Here we have a very nice little shabti, dating to the 21st dynasty. As many shabtis from that period, it is rather crudely made. And yet it has a few extras which make it a very interesting object.
It is made of baked clay and not of faience, which gives the statuette a lovely warm, yellowish brown colour; hieroglyphs, implements, eyes and wig are added in black. The text has been added in a beautiful handwriting.
And above all: while pressing the clay into its mold and flattening it, the ancient Egyptian artist has left his fingerprints on the shabti. Because of this it almost feels as if one can be in direct contact with the maker, although he lived 3,000 years ago. Of course, with every ancient object that you touch you know that long ago the maker also held it in his hands, but normally there are no traces of this. In this case you can see the prints, giving you the idea that you can almost touch the maker, right across the ages.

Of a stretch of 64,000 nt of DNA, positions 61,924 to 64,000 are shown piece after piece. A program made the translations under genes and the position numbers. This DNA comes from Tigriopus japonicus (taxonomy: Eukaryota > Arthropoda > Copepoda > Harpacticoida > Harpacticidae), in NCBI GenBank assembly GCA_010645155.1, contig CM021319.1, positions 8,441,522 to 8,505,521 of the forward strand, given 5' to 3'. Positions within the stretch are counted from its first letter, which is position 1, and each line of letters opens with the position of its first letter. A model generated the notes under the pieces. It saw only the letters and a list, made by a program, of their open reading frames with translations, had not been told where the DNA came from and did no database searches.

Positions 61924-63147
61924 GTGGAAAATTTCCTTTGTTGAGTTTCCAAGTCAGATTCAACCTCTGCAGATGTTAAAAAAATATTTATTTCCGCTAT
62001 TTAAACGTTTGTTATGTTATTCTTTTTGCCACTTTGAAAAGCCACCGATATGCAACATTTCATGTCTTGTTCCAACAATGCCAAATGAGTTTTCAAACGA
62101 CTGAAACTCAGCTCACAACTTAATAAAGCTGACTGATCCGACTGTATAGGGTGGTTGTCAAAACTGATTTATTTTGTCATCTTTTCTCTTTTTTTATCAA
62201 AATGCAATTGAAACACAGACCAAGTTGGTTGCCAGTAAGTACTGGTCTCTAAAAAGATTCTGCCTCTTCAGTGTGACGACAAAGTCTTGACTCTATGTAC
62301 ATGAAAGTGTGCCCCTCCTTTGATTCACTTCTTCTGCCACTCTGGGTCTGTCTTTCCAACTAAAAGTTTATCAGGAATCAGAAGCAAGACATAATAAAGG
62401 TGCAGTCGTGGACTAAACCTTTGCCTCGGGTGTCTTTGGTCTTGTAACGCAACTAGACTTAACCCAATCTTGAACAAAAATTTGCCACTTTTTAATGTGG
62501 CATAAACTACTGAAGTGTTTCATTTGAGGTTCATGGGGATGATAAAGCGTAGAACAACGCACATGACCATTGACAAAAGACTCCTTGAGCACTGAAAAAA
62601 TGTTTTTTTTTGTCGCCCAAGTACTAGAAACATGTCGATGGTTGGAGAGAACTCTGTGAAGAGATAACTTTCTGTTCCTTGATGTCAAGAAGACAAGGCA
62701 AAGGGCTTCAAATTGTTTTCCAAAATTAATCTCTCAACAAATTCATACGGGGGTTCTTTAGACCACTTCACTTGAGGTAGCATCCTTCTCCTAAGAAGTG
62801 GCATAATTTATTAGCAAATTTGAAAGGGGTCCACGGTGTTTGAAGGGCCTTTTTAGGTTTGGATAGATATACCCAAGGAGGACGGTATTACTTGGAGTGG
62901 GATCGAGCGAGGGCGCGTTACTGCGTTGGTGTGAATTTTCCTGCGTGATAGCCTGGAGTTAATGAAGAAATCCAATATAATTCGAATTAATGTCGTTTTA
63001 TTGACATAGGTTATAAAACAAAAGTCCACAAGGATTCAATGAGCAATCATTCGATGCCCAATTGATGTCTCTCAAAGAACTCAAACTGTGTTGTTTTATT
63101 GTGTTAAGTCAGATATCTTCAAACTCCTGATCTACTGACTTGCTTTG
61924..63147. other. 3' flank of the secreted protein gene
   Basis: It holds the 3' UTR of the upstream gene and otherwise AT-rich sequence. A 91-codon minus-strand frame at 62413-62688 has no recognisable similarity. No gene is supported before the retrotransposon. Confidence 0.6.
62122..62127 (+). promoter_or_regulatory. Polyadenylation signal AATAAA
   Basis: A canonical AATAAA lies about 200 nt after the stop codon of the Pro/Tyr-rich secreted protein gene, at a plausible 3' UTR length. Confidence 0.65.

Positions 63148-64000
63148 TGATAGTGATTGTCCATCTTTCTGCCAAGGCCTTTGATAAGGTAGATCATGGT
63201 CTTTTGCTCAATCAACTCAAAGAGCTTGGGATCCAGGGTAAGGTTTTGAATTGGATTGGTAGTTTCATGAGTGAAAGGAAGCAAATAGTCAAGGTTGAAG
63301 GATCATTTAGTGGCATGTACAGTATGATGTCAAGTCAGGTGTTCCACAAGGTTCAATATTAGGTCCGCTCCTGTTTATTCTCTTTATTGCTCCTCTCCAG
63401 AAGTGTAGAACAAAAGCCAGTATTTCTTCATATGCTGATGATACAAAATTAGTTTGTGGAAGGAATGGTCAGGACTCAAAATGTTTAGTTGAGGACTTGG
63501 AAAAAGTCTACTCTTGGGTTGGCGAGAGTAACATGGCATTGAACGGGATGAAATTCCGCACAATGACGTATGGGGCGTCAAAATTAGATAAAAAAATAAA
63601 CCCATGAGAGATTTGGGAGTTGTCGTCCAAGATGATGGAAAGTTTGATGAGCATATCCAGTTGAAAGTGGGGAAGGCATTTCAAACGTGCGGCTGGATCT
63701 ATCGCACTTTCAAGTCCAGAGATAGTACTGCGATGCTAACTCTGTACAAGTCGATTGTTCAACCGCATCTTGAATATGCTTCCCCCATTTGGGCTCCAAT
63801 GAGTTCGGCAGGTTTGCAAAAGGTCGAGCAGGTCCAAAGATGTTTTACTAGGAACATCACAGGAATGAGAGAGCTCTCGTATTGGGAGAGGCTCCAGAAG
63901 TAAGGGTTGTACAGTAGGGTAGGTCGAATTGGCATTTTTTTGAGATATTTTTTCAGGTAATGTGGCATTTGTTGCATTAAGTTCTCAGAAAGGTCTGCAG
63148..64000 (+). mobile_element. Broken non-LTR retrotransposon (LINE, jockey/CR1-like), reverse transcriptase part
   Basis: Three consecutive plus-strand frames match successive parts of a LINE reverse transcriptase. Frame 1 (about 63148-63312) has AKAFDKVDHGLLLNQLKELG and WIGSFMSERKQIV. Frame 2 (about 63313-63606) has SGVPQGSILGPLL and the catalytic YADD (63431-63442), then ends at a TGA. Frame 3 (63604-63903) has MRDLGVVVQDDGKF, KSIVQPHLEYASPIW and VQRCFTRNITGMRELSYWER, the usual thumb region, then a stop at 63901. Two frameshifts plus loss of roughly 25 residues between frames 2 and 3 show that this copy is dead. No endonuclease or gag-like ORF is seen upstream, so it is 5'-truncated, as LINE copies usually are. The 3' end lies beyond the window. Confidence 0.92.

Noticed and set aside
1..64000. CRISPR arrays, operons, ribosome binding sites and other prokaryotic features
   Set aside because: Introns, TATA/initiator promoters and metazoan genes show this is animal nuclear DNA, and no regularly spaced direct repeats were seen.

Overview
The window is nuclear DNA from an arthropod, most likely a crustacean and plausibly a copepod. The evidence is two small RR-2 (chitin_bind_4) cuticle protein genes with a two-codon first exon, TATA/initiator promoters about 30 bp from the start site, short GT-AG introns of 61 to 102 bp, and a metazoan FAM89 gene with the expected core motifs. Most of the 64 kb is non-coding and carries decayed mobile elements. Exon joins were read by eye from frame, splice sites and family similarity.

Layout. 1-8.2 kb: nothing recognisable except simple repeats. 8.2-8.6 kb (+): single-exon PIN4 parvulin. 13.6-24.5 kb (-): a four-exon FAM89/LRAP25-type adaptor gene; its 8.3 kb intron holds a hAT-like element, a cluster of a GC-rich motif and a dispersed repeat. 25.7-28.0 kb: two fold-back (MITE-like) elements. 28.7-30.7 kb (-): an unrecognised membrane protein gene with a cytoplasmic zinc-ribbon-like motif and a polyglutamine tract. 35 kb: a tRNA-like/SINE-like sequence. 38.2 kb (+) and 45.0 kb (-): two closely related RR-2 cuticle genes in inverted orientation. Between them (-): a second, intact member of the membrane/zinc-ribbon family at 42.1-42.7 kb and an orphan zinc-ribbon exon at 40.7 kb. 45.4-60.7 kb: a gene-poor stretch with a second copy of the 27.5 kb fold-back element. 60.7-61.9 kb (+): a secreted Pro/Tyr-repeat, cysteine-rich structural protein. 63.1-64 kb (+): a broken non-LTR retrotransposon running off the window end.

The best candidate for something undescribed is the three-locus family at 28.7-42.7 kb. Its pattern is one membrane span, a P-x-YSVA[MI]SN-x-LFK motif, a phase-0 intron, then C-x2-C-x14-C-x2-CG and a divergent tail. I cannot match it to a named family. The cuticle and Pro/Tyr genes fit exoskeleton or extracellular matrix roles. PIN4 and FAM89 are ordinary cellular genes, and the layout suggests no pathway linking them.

The text on the statuette informs us that it was made for "The Osiris, the Lady of the House, the Chantress of Amun, Djedmut justified".
Galerie Günter Puhze, Catalogue 20, 2006, nr. 192; www.shabticollections.com, no. SC 119 (where the words "the illuminated" are also given in the translation, but these are not on the shabti).
21st dynasty, circa 1070-945 B.C.
Height 10.5 cm.
Private Dutch collection, acquired from Galerie Günter Puhze.
Intact with some small cracks that are normal for clay objects, as visible on the photographs; a small hole near the proper right elbow that appears to be ancient; given the fragility of the material the shabti is in a remarkably good condition.